Yu: We are looking into electric vehicles as part of our fleet. If people are very serious about electrifying the grid and completely moving away from fossil fuel vehicles, then they must think about charging in remote areas, too. So, add the chargers, and charge the reactor trucks using the nuclear power that the reactor itself creates. Very circular.

MW: What about labor? Who runs the little reactor? Is it all software? Are you training people at the reactor site?

Yu: The labor to maintain the reactor is almost nothing. I mean, we're not going to do this, but technically you could have nobody there. We will have people there and they will be NANO personnel who will install and operate this. We've identified that the best business model will involve a central hub where all the behaviors and transient behaviors of the reactor can be monitored at all times by a centralized group that operates everything.

MW: Are we able to talk about cost to the customer at this point in development? Say compared to a traditional plant even?

Walker: We do know those sort of numbers on a manufacturing basis, but what the price of the final reactor will be has not been properly modeled yet. We've got an idea of the costs, the raw material costs, labor, but there's going to be additional capital costs that need to be incorporated into that, as well as operational.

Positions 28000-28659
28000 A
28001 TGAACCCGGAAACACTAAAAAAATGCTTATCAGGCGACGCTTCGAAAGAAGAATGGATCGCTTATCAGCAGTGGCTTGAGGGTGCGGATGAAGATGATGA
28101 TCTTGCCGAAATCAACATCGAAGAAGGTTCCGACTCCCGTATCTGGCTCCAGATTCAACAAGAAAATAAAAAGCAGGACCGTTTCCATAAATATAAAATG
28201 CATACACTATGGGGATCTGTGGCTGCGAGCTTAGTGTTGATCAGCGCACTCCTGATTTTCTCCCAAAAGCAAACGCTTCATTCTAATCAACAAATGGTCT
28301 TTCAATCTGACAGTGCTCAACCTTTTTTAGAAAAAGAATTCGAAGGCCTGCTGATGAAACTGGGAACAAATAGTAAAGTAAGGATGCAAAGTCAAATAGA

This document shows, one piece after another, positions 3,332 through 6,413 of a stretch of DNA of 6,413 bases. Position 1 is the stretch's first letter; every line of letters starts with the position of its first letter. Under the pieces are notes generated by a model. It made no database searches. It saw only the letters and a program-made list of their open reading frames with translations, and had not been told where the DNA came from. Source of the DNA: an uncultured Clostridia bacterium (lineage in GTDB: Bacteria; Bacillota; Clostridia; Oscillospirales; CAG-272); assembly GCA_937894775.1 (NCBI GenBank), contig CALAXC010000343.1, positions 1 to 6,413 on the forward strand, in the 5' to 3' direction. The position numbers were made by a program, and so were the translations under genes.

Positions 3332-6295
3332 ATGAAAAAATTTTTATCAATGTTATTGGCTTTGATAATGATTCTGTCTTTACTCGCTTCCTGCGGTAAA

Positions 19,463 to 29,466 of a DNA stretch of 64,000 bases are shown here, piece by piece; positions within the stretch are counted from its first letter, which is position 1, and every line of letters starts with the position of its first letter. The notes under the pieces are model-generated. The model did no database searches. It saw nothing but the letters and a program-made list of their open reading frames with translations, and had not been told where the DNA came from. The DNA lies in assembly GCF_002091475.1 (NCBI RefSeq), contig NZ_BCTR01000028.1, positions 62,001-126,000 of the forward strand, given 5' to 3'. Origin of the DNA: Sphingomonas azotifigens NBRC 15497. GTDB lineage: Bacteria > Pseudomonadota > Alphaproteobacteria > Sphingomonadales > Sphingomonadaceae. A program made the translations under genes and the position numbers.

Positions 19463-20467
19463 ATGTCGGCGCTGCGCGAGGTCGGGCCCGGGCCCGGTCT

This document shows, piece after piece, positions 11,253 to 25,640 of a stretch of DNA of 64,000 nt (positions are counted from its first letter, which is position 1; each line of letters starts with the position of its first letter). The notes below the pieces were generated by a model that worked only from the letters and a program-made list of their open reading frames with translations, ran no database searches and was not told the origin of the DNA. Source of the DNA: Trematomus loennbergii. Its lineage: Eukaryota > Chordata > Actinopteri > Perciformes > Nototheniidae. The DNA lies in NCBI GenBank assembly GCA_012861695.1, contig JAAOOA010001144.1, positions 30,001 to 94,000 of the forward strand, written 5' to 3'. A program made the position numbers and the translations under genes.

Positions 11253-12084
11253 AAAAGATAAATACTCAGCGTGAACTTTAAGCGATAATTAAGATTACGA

Yu: Let's just say you can't buy one for $10 million right now. Hopefully in the future.

MW: But surely, means for financing -- bond issuance or whatever -- or promoting the subsidies to your customers. You've thought of customers having the means to buy...

Yu: I'm not at all worried about that. Maybe a certain customer leases our reactors, a 10-year contract and the price you pay is per megawatt. There could be several ways in.

I don't think we can emphasize enough the motivation to make costs and availability work. Think of the opportunities in Africa, portable reactors for a whole continent operating this long without even nationwide electrical grids. Think of spotty U.S. coverage and vulnerabilities that need an answer.

Capitol Hill is on our side. I'd argue Hollywood is on our side. And, as our reactor names tell you, Norse gods are on our side.

-Rachel Koning Beals

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08-05-23 1008ET